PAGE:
Digitimes reports that we’ll begin to see products built around the Silverthorne processor in about six months.
We’ve thought for a long, long time that once computers got “fast enough” for most people, they’d start asking for less. Less weight. Less size. Less complexity. Less cost.
There’s no doubt in our minds that this is where the action is going to mostly be the next five years: in small devices.
We have considerable doubts as to what shape and form the winners will be, or even if one size will rule them all. Will they be mini-notebooks? Micro-notebooks? PhonePCs? We’ll certainly see all of them; which will have staying power, or will all of them still be around five years from now?
Perhaps more selfishly, will overclocking and overclockers shift with the times, or will it continue to pretty much stick to the dinosaur desktop?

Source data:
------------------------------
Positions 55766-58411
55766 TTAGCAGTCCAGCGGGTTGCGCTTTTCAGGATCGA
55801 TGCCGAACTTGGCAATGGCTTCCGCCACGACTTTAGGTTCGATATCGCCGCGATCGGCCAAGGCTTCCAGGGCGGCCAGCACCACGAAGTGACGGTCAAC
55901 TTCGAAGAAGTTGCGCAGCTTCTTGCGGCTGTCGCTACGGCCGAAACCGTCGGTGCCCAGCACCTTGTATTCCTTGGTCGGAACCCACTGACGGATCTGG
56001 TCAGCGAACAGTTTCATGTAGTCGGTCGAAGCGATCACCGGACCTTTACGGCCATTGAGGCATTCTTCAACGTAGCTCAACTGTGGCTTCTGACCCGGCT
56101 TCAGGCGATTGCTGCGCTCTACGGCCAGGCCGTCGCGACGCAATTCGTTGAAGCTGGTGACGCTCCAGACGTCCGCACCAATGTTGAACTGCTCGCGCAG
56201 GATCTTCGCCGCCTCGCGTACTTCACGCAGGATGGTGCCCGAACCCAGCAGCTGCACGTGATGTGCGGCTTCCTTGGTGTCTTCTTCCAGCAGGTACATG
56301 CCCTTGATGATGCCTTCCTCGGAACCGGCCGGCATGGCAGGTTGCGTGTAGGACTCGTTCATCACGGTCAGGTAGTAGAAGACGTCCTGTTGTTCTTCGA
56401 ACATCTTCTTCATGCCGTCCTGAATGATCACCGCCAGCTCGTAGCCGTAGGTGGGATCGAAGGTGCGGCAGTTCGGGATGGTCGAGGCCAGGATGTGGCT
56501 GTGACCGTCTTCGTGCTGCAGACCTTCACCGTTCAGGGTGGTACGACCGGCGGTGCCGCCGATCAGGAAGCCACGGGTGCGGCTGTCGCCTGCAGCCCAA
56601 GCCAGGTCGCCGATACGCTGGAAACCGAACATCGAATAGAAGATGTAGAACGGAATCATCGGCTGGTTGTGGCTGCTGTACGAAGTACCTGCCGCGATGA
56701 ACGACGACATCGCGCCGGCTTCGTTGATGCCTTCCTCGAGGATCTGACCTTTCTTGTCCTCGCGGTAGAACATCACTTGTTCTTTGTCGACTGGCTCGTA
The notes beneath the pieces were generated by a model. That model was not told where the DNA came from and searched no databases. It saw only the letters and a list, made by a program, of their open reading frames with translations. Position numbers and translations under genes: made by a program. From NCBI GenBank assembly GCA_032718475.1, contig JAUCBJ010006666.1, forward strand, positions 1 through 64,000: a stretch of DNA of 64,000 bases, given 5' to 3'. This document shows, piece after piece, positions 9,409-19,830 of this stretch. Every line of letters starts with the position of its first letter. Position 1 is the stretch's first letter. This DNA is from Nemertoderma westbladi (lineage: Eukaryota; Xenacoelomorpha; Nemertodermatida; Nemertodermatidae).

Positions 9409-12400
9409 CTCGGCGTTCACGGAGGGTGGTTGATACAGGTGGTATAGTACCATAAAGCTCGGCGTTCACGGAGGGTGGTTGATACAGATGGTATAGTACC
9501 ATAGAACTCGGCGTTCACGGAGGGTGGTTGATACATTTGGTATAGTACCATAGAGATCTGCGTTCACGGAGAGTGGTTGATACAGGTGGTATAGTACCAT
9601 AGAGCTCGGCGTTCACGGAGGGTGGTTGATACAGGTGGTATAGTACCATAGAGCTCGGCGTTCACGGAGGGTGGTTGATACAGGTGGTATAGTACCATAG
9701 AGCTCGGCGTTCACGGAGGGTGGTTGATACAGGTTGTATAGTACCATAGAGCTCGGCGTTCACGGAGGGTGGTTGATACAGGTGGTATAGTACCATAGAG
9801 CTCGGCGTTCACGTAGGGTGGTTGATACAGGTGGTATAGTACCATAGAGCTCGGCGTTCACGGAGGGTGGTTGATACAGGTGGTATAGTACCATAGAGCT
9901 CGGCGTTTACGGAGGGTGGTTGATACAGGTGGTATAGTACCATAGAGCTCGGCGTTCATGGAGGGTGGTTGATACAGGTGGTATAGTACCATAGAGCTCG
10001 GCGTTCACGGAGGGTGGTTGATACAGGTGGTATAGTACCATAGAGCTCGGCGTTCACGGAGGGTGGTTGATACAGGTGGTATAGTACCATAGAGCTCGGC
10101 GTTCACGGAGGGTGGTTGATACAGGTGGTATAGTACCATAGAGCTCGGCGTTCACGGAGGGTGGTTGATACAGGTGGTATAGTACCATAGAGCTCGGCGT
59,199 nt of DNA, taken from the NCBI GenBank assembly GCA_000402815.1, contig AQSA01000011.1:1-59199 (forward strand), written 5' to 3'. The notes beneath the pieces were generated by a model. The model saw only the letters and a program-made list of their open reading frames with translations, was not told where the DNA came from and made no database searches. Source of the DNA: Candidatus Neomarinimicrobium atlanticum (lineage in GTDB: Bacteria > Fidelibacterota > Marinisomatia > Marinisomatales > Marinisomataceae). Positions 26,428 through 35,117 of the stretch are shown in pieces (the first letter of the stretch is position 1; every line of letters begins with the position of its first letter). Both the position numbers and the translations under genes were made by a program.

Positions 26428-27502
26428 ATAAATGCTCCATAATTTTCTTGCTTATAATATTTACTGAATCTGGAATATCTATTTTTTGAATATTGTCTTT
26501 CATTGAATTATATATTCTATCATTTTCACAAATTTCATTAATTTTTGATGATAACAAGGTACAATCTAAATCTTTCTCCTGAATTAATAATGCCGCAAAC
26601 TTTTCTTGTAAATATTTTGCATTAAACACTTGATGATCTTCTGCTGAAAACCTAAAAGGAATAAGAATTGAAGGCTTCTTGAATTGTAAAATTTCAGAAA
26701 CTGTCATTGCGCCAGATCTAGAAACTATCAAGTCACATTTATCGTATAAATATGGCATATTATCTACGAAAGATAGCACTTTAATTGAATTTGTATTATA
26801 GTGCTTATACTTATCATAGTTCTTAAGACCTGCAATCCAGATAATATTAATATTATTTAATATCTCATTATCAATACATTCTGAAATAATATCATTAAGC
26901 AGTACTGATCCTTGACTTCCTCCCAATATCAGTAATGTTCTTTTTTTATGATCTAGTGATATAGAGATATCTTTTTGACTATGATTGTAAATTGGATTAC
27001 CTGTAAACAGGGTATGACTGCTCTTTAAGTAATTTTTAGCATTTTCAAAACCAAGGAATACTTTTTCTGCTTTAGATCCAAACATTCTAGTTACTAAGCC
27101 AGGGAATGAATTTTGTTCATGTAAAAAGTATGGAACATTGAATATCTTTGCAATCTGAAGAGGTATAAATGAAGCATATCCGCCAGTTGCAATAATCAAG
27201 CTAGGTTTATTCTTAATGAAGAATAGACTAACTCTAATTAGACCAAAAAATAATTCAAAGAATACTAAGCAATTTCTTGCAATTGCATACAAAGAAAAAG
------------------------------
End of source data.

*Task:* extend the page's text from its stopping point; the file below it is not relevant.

No, the desktop won’t go extinct, and “regular” notebooks probably haven’t quite had their heyday quite yet. Yes, a few have already overclocked handheld devices.
But overclocking started as a kind of underdog sport, getting underdog equipment to overachieve. I think that spirit has been at least undercut with high-end quad cores and high-end quad video with high-end quad credit card bills. I think you lose something of the challenge when you can just throw money at a system, with overclocking being just the cherry on top.
For some reason, the example of Daniel Boone comes to mind. He was a serial pioneer, when the place he was living got too settled and civilized, he moved on. I wonder if that’s going to happen with this hobby. Are we approaching a paradigm shift, with people trying to do more with less? Or will O/Cing will remain almost entirely a bastion of the big boxes.
I don’t know, I expect we’ll find out in the next few years.